For a guy with a fragile reputation, Zimmerman has suited up at least 142 times in four of the past five seasons. However, he has already battled shoulder problems this spring, and he has had trouble throwing the ball to first in recent seasons. If not for Adam LaRoche, Zimmerman would probably be the team’s starting first baseman. He’ll probably slide there full time next season when LaRoche can once again be a free agent, but for this season, he’ll have to find a way to grit out another 250 or so throws. While Zimmerman has not handled his deteriorating defensive abilities well, he has been able to be a plus hitter even with a diminished power profile. It’s been three full seasons since he posted a .200 ISO, but during that time he has still posted a 122 wRC+, good for 10th among qualified third basemen (ninth if you take Hanley Ramirez out of the mix). Expect Zimmerman to keep right on producing this season.
Headley has been one of my favorite rebound picks this season, as once he got over his injuries last season he hit pretty well. The only problem with that line of thinking though is that he is already playing hurt this season. Headley finally played in two minor league games yesterday, and hopefully will be on track to start the season with the Padres. But the fact that he has already battled an injury and we are exactly zero games into the season isn’t exactly comforting. If he’s out for an extended period, Jedd Gyorko might slide over to the hot corner, but no matter where Gyorko plays, Headley being out of the lineup for an extended period means a whole lot of Amarista in the lineup, and that is cringe inducing.
When he was coming up, the book on Arenado was that he could hit, but the glove might be a problem. A season with 122 RBI will get you praised for your bat, even if it’s in the hitter-friendly California League. That profile didn’t hold up when Arenado finally graduated to the Show, however. He proved a defensive wiz last season, but his bat was suspect. Even in hitter-friendly Coors Field, Arenado managed a below-average HR/FB rate. Arenado was pretty underwhelming offensively throughout his rookie campaign. He posted a better wRC+ in the second half, but it was almost all BABIP-fueled, as his BB/K actually got worse in the second half (and it wasn’t exactly good in the first half). Arenado has a bright future in Colorado, but the only way he gets the Rockies higher up on this list is if he hits better.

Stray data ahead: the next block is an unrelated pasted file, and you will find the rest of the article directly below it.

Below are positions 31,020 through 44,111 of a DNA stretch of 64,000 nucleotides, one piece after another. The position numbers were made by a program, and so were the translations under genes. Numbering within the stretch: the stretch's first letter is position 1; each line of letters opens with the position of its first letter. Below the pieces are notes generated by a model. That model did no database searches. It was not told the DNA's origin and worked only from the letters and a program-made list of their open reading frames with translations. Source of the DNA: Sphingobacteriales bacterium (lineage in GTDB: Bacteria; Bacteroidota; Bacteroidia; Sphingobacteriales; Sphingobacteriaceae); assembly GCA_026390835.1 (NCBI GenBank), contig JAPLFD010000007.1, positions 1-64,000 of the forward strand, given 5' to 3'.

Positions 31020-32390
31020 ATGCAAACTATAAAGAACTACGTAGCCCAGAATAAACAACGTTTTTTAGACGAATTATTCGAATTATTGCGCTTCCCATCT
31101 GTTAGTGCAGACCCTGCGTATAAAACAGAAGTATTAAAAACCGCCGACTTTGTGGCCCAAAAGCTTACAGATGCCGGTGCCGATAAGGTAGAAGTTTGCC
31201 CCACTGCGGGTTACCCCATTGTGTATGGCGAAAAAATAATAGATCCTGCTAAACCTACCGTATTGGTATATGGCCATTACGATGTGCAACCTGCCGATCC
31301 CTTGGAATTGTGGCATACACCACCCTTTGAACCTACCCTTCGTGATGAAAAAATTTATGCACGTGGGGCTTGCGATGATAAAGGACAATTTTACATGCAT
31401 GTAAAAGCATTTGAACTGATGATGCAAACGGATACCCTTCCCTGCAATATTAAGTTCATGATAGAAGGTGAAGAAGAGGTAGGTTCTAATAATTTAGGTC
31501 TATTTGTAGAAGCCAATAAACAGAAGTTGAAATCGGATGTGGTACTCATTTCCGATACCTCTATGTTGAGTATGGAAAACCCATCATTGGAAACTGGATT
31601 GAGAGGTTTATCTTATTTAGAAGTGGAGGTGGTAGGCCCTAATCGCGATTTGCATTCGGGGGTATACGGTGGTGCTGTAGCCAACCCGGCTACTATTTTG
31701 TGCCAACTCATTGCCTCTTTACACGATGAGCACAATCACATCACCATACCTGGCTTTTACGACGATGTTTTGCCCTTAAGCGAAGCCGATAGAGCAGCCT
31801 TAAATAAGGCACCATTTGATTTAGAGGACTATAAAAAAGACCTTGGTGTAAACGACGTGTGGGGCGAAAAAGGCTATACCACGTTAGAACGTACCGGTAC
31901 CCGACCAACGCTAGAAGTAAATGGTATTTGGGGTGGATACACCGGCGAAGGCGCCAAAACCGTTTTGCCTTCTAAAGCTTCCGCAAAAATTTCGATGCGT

New year, new challenge for Carpenter. This year, his challenge is to be the full-time starter at third base. After last season, it should be a piece of cake for him, but I suppose you never know. Carpenter does only has 50 starts at the hot corner in the majors. Still, assuming he isn’t a disaster there, he should be a plus. He isn’t going to hit as well as he did last season, but even his 2012 level (126 wRC+) would be pretty valuable over a full season. And Carpenter cut his strikeout rate by nearly five percent last season, and he probably won’t give all of that back. He also has a history of high batting averages on balls in play, so regression there may be lighter than projected as well. The Cards’ lower than you would think rank here is mostly a function of the fact that Carpenter isn’t projected to get all of his playing time at the hot corner.
With the Mark Trumbo acquisition, the Dbacks outfield is once again pretty crowded, so Prado should see his left field playing time cut down even more from the 30 games (26 starts) he logged there last season. We are in fact not projecting him for any outfield time this season, as Trumbo, Gerardo Parra, A.J. Pollock and Cody Ross should have things well in hand. That’s good news for Arizona, who can leverage Chavez as a pinch hitter and designated hitter rather than as a starter. That’s not to say he can’t sprinkle in a few games now and then, but even though Chavez hit well last year, the team is best served if he isn’t needed in the lineup. As for Prado himself, the five-win seasons are probably a thing of the past, as he isn’t quite the fielder he is at third base as he is in the left field. He’s still a plus fielder at third, but not enough to make him anything more than a solid regular.
Yes, Alvarez strikes out a lot. No, it doesn’t stop him from being a productive player. In the Wild Card era, Alvarez has two of the eight most productive seasons among qualified hitters with at least a 30% strikeout rate. Would he be more aesthetically pleasing if he put the ball in play more frequently? Maybe. But Alvarez is pretty slow, and he hits more ground balls than fly balls when he does put the ball in play, and he already grounds into a pretty fair number of double plays (three straight seasons with at least 10 GDPs). So, you know, careful what you wish for.
This seems low for Seager, but I think I generally overrate Seager because he’s been the only good position player on the Mariners the past two seasons. No, seriously. It’s a job to which he’s ill suited, and with Robinson Cano around this season, he shouldn’t have to wear it again. The projections see him holding the gains that he made last season, when he improved his walk rate and posted a second straight season with a line drive rate over 20%. For a Mariners team that can’t seem to hold onto anything good for very long, that’s a comforting thought.
Here, we begin a string of teams whose starter clocks in with a projected WAR of less than 2.5. The Indians’ starter though, isn’t going to start all season, and that makes Cleveland the most interesting team on this list. In Santana, the Indians have the ultimate wild card. If Chisenhall continues to not hit and Yan Gomes continues to hit, then Santana may find himself in the lineup at the hot corner more frequently than we have him listed here. Santana’s transformation to third baseman has gone smoothly thus far, and it seems like manager Terry Francona will be able to put him out there at least once a week, if not more. Of course, Chisenhall can forestall that plan by consistently hitting the ball with authority for once. Or by consistently getting on base. You know what, we’ve covered this. Either way, the Indians have developed a backup plan, and that’s a good thing.